Wenatchee and Kennewick irrigation districts, water haulers to benefit
OLYMPIA – September 17, 2015 – (RealEstateRama) — Drought relief funding will help ease congestion and safety concerns at a water hauling station north of Spokane, improve the water delivery system for a Wenatchee irrigation district and allow the Kennewick Irrigation District to store water for use in really busy times.
In Northwest Washington, the town of Startup is receiving funding for a well rehabilitation project in the latest round of drought relief grants approved by the Washington Department of Ecology.
A total of nine grants have been approved for funding from the $16 million approved by the 2015 Legislature to use over the next two years to help relieve drought hardships statewide.
- Whitworth Water District No. 2 will receive $56,000 to move a drive-in water filling station to a less congested area in north Spokane County. Because of the drought, the number of rural homeowners with dry wells needing to haul water from the station has more than doubled. The grant money will allow the water district to move the water-filling station from where it is now between two buildings with a narrow driveway next to a busy highway to a location where water haulers can safely maneuver their trailers with water tanks.
- Stemilt Irrigation District in Wenatchee will receive $41,500 to replace 3,000 feet of inadequate, aging pipe and add two pump booster stations to its irrigation system. This will allow access to reservoir water to replace withdrawals from Stemilt Creek. The Stemilt district provides irrigation water for 1,300 acres of prime fruit orchards in Chelan County.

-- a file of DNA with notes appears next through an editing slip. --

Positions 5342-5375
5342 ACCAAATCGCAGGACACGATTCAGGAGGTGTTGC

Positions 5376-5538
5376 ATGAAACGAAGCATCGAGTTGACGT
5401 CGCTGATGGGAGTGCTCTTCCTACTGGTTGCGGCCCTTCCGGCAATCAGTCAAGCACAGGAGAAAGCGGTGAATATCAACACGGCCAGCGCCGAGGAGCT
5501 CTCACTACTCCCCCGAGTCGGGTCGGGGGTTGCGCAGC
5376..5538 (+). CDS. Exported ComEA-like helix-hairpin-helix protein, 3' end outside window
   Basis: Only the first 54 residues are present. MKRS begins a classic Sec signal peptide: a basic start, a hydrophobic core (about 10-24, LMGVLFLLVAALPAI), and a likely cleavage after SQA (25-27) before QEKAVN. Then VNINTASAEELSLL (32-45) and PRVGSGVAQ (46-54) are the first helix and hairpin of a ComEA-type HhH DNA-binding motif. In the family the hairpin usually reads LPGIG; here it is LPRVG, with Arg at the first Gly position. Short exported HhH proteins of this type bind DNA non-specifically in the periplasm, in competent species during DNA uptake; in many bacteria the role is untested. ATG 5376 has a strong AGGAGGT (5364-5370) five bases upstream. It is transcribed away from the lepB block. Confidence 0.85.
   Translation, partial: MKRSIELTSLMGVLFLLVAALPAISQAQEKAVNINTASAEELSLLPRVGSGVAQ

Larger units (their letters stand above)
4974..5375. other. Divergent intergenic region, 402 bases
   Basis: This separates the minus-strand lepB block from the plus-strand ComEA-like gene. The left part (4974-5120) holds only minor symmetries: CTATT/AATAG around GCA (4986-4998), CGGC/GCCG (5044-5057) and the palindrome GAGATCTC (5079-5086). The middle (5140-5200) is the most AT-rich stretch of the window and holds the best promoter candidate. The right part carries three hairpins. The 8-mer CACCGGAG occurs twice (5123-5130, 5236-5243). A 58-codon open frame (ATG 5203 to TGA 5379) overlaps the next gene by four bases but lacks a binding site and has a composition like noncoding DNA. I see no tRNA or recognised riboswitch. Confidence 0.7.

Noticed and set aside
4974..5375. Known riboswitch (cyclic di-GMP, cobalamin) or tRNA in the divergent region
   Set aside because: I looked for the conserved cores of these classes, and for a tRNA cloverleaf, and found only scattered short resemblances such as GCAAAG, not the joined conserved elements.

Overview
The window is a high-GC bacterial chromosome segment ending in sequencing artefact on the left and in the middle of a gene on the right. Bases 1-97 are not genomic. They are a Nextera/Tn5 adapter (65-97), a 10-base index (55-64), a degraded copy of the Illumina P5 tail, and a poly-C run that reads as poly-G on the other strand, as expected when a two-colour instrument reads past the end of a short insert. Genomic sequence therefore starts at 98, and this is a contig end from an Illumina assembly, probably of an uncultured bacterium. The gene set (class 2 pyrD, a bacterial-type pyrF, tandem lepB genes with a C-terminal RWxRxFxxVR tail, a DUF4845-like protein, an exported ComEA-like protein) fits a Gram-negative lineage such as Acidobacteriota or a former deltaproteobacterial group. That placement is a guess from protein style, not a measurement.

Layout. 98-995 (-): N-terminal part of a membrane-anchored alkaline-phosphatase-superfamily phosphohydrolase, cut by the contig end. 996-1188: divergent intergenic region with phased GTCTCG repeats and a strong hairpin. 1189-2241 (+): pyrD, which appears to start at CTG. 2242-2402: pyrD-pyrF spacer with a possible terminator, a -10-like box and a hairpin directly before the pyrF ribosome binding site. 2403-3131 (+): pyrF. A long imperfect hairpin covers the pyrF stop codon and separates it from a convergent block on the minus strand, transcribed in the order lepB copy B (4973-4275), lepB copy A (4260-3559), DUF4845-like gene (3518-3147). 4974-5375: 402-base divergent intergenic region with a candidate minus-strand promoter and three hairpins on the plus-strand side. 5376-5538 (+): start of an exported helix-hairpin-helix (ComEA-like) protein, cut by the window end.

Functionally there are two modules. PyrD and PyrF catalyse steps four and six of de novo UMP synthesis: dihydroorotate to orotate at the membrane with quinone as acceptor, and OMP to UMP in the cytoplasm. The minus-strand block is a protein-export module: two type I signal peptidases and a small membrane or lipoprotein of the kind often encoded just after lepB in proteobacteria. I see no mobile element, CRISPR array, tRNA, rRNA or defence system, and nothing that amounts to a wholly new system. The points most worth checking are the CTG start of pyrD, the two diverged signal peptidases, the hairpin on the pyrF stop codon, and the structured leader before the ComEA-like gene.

- Kennewick Irrigation District (KID) will receive $45,304 to rent large water pumps and install them in strategic locations in the district to allow KID to store water in off peak periods and utilize it in peak demand periods. The stored water will allow KID to deliver additional water to its 23,249 agricultural and residential customers to offset cuts to its water allocation, reduced to less than half of normal by the U.S. Bureau of Reclamation because of the drought.
- Startup Water District will receive $15,400 to repair and rehabilitate one of two wells in its water system that supplies 560 customers. The well has not delivered water since June. The grant money will be used to purchase a new pump and motor, and clean and scrub a clogged well screen.
Gov. Jay Inslee made the entire state eligible for drought relief funding when he declared a statewide drought May 15. Public entities such as cities, public utilities and irrigation districts can get help paying for developing alternative water supplies or deepening existing groundwater wells. Applicants are required to fund half the cost of their projects.
Applications are still being accepted for drought relief projects. More information can be found on the 2015 Drought Emergency Grant Program website. Projects must be completed by Dec. 31, 2015, and begin providing immediate relief from the drought.